Generalized Anxiety Disorder

Mortgage payments. Job security. Tuition. Health-care coverage. Anxiety seems to go hand-in-hand with life in the 21st century. But when anxiety becomes excessive, impeding daily living, the result is a diagnosable mental illness – generalized anxiety disorder (GAD). GAD affects 6.8 million American adults age 18 and older.

GAD tends to develop gradually and can occur at any age. While the exact cause is unknown, chemical imbalances in areas of the brain involved with fear and anxiety, as well as genetics, can play a role.

GAD is diagnosed when an individual has experienced symptoms for at least six months. Common symptoms include difficulty falling asleep, staying asleep, concentrating, and relaxing; feeling constantly tired; lack of appetite; irritability; frequent urination; headaches; muscle aches; stomach aches; trembling; twitching; and excessive sweating.

“People with GAD tend to go through the day with exaggerated worry and tension and anticipating disaster. Sometimes just the thought of getting through the day produces anxiety,” says Bart Mongiello, LCSW, Administrative Director of the Ramapo Ridge Partial Program (RRPP) and Christian Health Care Counseling Center. “They know they worry more than they should, but have trouble controlling these constant worries.”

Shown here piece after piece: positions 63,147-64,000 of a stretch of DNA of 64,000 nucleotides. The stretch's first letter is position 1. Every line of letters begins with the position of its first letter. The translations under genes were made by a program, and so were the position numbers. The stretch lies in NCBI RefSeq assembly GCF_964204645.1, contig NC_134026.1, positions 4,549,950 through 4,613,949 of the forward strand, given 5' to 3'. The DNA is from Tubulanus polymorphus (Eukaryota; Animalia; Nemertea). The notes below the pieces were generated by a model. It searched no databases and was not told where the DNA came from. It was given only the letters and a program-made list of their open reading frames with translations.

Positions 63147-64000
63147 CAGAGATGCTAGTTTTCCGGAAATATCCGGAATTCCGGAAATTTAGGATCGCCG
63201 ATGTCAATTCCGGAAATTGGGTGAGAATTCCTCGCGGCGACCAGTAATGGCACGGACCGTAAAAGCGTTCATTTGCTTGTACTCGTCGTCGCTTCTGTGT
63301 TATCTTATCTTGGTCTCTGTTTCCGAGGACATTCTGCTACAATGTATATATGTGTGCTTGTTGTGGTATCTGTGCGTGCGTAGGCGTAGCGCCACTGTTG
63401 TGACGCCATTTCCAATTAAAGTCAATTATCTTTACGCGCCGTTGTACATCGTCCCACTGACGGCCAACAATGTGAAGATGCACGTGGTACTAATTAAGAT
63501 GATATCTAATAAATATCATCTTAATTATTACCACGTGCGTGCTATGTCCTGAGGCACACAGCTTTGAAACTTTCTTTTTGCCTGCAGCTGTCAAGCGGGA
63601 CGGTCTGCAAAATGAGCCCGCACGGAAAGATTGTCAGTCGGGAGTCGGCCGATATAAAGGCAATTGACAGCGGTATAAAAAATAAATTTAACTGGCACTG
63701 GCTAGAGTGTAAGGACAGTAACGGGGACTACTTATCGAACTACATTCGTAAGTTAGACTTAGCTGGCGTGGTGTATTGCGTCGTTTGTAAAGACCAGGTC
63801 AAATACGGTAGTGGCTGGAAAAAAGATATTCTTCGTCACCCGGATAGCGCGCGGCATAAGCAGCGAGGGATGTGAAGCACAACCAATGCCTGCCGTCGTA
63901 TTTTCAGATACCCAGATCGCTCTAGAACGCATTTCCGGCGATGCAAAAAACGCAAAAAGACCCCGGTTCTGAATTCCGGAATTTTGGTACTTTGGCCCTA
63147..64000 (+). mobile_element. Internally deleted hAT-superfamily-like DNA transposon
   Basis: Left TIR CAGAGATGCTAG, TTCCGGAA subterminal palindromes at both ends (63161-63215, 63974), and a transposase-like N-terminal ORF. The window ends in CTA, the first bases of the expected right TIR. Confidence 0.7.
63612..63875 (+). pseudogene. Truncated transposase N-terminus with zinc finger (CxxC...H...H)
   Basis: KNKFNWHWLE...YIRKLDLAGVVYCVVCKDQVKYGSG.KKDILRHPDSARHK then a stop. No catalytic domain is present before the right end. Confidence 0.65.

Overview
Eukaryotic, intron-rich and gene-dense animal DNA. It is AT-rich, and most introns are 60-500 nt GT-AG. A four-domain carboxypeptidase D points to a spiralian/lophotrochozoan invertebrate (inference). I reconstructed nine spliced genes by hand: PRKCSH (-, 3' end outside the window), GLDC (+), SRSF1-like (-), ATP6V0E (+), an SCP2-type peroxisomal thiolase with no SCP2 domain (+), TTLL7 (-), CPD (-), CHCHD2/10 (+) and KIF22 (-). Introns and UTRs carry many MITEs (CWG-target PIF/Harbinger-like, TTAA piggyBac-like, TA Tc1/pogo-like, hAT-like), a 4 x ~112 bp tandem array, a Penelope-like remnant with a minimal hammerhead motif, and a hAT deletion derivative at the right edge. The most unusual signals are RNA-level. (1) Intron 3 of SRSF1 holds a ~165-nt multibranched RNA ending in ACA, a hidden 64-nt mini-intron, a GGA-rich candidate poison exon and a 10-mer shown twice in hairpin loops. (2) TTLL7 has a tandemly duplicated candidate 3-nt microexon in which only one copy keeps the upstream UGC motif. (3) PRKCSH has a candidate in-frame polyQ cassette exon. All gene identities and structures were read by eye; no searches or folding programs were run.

Sometimes, diagnosing GAD is delayed because it frequently co-exists with another mental or physical illness. Symptoms of the other illness may mask GAD’s symptoms.

GAD can be effectively treated with therapy and/or medication. In the RRPP, GAD is treated through a variety of therapy groups, such as stress reduction, living skills, illness management and recovery, spiritual awareness, and social skills.

For more information about anxiety and treatment options at Christian Health Care Center, call (201) 848-4463, email khockstein@chccnj.org, or visit our Mental  Health and Publications sections.

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